I have been purchasing linen for as long as I can remember, primary for kitchen and dining use and for the bath, however in the last five years I have been changing over my entire wardrobe and now most of my clothes are linen as well. Next will be my bedding!
Linen has many check marks for enthusiasts like me. I love the look, the texture and the health benefits, check out the link below.
Linen is also ideal to pat dry your face. That's because linen absorbs more water than any other fabric eliminating excessive over-drying. Using all linen towels in my own bathroom, I can tell you I would never go back to any other kind of towel fabric--in fact I even travel with my own linen towel.
Made from the fibers of the flax plant, Linum usitatissimum, linen is labor-intensive to manufacture (thus the expense), but when made into garments, it is valued for its exceptional coolness and freshness in hot weather.
Dating back to about 8000 BC, linen textiles are some of the oldest in the world, however, dyed flax fibers found in a prehistoric cave in Georgia suggest the use of linen fabrics from wild flax may date back even earlier to 36,000 BC.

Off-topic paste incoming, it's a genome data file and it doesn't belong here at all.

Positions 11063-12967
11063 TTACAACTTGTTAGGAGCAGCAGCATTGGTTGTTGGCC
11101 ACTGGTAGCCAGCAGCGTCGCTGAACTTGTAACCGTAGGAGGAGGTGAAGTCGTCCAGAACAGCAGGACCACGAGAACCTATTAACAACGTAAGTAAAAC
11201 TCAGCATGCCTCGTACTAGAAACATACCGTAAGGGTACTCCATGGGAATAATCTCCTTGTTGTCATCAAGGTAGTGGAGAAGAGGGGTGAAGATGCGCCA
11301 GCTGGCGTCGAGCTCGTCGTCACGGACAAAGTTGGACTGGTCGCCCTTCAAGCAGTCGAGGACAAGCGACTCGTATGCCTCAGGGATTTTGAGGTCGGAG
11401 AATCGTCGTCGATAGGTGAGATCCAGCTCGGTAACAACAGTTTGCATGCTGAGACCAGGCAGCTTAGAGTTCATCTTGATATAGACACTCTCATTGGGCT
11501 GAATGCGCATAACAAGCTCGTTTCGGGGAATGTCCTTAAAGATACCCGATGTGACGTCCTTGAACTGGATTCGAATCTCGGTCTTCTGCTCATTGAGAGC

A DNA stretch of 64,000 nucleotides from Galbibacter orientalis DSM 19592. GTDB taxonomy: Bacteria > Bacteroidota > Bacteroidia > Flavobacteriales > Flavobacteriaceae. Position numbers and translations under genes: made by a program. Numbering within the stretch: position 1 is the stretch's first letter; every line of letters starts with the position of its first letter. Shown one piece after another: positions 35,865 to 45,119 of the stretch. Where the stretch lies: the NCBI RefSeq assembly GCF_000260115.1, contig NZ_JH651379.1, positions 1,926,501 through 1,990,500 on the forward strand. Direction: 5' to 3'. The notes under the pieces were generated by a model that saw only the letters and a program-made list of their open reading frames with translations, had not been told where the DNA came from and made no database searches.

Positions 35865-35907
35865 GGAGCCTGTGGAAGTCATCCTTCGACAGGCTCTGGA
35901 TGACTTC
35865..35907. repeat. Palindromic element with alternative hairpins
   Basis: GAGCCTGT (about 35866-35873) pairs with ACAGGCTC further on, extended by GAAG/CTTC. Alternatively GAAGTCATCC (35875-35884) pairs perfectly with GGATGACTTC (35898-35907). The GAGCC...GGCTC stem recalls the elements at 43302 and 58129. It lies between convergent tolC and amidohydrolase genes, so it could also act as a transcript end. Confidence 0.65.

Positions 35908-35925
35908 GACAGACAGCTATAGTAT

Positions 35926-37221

In ancient Egypt mummies were wrapped in linen because it was seen as a symbol of light and purity, and as a display of wealth.
Today linen is produced in many countries. Flax used for linen production is grown in Western Europe, Eastern Europe and China, but high quality fabrics still come from niche producers in Ireland, Italy and Belgium, and also in countries including Poland, Austria, Belgium, France, Germany, Denmark, Lithuania, Latvia, the Netherlands, Italy, Spain, Switzerland, Britain, Kochi in India and in the USA primarily for the upholstery market.
Many products are made of linen: aprons, bags, towels (kitchen, bath, beach, body and wash towels), napkins, bed linen, linen tablecloths, runners, chair covers, men's and women's clothes.
Check out more about this amazing fabric.
World Linen Textile Company
Linen for Heath